Former EU Commissioners passing through the revolving door attract much attention, but such situations occur in every EU institution, not only the commission. The European Union is said to have a permissive culture.[19] It has often waved its own rules to allow revolvers to have a job in the institutions or to be employed in the private sector after their term in office. People going through the revolving door bring industry expertise and insight that can be valuable for regulators,[8] it can sometimes be conceptualized as an educational process [10] by researchers working on the topic. The European Union combines very technical domains where such specific knowledge and competences could be valuable. There is a tension between the need for expertise and the resort to the revolving door to obtain this knowledge.

However, the EU has been pressured to address the issue more convincingly and to reform its rules sometimes qualified as weak.[19] The code of Conduct of the Commission has been reformed after the Barosso Gate.This can be seen as a progress in regulating the issue but these efforts may be perceived as insufficient.[19] Indeed, the cooling-off period after employment in the Union lasts for 18 months. In contrast, other countries have stricter rules. For instance, former Candadien officials are to wait 5 years after their term to engage in any lobbying activities.[19] The European Parliament has also taken steps to close the entering side of the revolving door when it blocked the nomination of Gerry Cross as executive director of the European Banking Authority.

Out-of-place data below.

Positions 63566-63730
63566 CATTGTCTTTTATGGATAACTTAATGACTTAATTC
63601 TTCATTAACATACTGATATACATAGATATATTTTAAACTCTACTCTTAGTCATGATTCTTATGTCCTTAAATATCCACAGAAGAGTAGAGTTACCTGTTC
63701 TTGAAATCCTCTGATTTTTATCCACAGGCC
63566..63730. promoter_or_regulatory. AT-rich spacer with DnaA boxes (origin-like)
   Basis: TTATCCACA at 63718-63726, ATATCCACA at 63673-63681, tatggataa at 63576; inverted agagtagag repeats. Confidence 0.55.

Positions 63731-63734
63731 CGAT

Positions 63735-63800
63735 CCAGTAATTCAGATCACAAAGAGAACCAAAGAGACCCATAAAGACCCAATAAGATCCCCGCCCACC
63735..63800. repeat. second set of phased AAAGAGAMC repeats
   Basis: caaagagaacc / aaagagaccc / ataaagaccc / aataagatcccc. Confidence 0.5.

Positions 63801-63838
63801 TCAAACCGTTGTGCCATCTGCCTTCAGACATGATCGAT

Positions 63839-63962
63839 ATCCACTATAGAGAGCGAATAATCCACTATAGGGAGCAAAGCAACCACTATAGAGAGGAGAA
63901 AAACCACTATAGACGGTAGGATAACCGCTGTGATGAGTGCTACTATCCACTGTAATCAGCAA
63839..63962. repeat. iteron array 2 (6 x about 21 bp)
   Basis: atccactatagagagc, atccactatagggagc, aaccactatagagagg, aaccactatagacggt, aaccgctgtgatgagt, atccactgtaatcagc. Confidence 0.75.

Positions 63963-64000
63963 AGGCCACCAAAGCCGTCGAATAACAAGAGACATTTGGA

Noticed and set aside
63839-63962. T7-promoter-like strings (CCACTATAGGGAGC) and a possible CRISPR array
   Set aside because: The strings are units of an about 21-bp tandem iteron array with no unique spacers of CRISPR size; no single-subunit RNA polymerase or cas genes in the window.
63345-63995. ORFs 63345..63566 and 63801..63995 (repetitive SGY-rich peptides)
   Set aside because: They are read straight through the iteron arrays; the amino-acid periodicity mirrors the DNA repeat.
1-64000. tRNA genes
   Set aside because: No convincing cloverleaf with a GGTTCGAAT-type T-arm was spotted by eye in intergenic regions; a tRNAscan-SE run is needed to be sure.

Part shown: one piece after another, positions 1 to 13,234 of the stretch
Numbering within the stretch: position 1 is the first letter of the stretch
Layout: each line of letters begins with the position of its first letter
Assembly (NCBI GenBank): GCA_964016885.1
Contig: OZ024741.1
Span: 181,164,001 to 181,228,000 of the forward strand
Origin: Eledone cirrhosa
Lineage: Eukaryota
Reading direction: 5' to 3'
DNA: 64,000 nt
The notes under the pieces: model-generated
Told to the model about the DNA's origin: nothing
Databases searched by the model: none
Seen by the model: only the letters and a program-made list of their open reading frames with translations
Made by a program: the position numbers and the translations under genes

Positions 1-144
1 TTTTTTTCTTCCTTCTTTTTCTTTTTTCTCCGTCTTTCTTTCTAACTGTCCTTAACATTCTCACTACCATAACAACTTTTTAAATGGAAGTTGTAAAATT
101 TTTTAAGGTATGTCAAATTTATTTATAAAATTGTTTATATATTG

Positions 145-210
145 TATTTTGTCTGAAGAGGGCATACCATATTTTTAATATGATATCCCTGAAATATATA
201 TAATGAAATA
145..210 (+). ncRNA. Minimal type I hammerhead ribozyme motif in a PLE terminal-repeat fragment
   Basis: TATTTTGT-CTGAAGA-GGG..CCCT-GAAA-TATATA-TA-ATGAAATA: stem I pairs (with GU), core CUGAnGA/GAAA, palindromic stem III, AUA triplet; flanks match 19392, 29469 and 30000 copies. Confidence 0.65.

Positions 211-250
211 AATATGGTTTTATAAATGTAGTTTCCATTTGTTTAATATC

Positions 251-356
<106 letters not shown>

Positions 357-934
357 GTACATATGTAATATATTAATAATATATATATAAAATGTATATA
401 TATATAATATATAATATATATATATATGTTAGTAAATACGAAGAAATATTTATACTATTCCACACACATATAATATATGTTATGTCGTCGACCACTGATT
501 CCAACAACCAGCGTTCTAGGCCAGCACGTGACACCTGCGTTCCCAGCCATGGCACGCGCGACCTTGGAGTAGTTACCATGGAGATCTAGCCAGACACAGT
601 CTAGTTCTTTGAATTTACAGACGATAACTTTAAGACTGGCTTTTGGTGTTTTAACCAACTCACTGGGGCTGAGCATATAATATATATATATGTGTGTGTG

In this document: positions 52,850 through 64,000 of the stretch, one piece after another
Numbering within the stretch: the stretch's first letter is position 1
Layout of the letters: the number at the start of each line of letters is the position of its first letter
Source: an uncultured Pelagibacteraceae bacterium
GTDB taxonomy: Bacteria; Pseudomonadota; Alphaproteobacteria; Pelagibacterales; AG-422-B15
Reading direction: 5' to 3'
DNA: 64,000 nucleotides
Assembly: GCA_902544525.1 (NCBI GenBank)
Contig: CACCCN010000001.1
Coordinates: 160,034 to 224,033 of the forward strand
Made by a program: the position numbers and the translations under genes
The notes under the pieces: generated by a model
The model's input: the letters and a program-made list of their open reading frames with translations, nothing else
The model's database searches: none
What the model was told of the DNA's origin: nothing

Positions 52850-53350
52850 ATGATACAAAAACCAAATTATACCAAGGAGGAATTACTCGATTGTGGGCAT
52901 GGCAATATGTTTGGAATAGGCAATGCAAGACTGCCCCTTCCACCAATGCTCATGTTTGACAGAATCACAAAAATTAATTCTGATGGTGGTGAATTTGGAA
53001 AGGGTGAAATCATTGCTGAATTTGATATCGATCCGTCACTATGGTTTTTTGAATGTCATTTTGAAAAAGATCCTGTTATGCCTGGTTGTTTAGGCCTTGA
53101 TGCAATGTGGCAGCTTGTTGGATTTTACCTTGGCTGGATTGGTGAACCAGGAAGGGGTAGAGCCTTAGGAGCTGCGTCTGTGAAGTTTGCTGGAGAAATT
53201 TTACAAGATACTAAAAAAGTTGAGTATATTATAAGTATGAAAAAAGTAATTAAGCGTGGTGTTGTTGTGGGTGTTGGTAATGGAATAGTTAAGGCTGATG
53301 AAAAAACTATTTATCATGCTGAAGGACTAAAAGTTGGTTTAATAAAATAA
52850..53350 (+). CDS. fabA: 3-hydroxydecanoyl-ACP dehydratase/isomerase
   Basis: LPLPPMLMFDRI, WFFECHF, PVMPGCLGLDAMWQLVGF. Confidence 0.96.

According to a report by Transparency International - EU Office, which analysed the career paths of 485 former Members of the European Parliament and 27 former European Commissioners, the revolving door phenomenon is present at the EU level as well. The report Access All Areas[20] finds that 30% of the 161 MEPs who left politics for other employment were employed by organisations which were registered on the EU Transparency Register at the start of 2017. At the same time, the report found that 15 out of 27 Commissioners who finished their service in 2014 entered employment with organisations on the EU lobby register after the end of their 18-month cooling-off period. The report also notes that the regulatory framework surrounding the revolving door phenomenon in the European Union could be improved by a stronger ethics framework, notably an independent ethics body which would decide which professional activities are subject to a conflict of interest.

Known European revolving door cases[edit]

Goldman Sachs and the revolving door[edit]

Goldman Sachs the investment bank, is known to use the revolving doors in the USA as well as with former EU officials to gain expertise and/or inside information on EU regulatory matters. There are several examples of revolvers between the European Union and the bank.